This article describes how a glider is made. I have concentrated on the shark glider of which we have six at Parham.
The Shark glider first flew in 2006 and is an 18m class glider with a maximum all up weight of 600kg. Compared with its predecessor, the wing thickness has been reduced from 16.4% to 13.2% the aspect ratio has been increased from 25 to 27.4 and with the use of modern wing sections the maximum glide angle has been increased from 45 to 51.2 (measured).
This has only be possible through the use of new materials.
In this article I would like to explain how a modern glider is constructed both in terms of the materials, constructional technique and also the factory that supports such a production line. In the case of the Shark glider much of the design is done using computer aided design (CAD) techniques. Once the design is complete a series of complex moulds are made to support the production process. HPH have the luxury of being able to produce these moulds in house unlike most of the other sailplane manufacturers, the machine used to make these moulds is about the size of a small house.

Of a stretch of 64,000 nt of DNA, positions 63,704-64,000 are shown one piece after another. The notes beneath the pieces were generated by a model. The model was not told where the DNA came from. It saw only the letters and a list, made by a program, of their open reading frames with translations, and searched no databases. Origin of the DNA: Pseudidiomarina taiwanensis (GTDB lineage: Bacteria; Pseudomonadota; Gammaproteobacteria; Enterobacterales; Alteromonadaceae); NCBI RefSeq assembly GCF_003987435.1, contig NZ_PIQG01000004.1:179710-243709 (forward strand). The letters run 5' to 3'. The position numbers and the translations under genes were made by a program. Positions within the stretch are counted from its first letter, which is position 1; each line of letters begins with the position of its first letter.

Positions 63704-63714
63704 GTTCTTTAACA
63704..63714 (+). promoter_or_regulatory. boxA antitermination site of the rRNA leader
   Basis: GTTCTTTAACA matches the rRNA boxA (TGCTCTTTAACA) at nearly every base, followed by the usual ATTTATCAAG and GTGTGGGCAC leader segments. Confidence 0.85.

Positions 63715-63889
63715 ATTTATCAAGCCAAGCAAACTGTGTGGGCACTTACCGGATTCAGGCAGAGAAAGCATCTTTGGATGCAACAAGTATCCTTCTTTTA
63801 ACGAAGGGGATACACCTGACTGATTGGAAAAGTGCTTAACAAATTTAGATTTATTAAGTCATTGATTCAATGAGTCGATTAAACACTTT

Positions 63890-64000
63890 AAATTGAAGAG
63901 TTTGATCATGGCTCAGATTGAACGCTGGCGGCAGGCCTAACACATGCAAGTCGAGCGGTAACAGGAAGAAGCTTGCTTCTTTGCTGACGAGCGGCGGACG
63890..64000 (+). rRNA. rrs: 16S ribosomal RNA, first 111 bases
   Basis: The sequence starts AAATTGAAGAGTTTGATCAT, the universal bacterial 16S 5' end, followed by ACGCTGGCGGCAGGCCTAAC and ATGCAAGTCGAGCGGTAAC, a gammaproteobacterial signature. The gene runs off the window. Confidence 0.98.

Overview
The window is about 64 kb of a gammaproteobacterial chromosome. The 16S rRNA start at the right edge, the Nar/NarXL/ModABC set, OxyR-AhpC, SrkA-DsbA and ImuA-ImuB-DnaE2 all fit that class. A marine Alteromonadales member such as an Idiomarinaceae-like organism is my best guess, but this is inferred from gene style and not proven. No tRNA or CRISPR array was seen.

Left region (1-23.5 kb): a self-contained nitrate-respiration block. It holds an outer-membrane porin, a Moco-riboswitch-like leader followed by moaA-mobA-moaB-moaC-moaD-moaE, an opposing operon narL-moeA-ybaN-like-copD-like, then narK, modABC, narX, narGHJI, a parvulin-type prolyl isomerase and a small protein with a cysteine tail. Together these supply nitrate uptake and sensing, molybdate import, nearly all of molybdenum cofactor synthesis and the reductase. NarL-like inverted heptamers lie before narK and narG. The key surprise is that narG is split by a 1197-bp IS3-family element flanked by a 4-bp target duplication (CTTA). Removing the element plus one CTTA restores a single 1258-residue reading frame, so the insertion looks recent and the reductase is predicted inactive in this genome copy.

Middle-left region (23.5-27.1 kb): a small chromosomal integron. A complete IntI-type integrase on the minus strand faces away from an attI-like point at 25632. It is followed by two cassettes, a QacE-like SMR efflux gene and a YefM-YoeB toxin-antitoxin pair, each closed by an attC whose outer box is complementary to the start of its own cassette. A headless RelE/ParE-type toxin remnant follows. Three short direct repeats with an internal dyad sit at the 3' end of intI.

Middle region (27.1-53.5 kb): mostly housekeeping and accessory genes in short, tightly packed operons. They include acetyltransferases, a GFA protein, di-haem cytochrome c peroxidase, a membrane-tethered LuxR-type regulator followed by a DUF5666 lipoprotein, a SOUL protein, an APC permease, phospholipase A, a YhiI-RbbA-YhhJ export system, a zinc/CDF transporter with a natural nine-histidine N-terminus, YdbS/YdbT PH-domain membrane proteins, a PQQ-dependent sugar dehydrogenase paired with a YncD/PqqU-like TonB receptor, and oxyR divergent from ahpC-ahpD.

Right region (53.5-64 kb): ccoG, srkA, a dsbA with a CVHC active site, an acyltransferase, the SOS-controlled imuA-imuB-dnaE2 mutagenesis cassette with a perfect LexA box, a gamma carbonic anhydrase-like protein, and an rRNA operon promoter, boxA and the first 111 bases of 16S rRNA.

Moulds must be made for the fuselage, the wings, tailplane and the control surfaces. These moulds are split into two components such that each side of the components can be made before the moulds are joined to produce the finished item. In the case of the fuselage the structure is made of different materials depending upon what is required. In the case of the cockpit the materials used are carbon and Kevlar which are woven together. This provides maximum impact absorption. Behind the cockpit is made from carbon fibre down the tailboom here strength is important and then part way up the fin.
The top half of the fin is made using glass reinforced plastic so that the radio Aerial can be built inside and still receive signals. The Fin skin is divided with extra rigidity provided using a foam sandwich. Inside the fuselage a number of components are put in place including a large complex GRP fabrication which is made away from the glider and then set into the fuselage prior to closing of the two fuselage halves.
By Craig Lowrie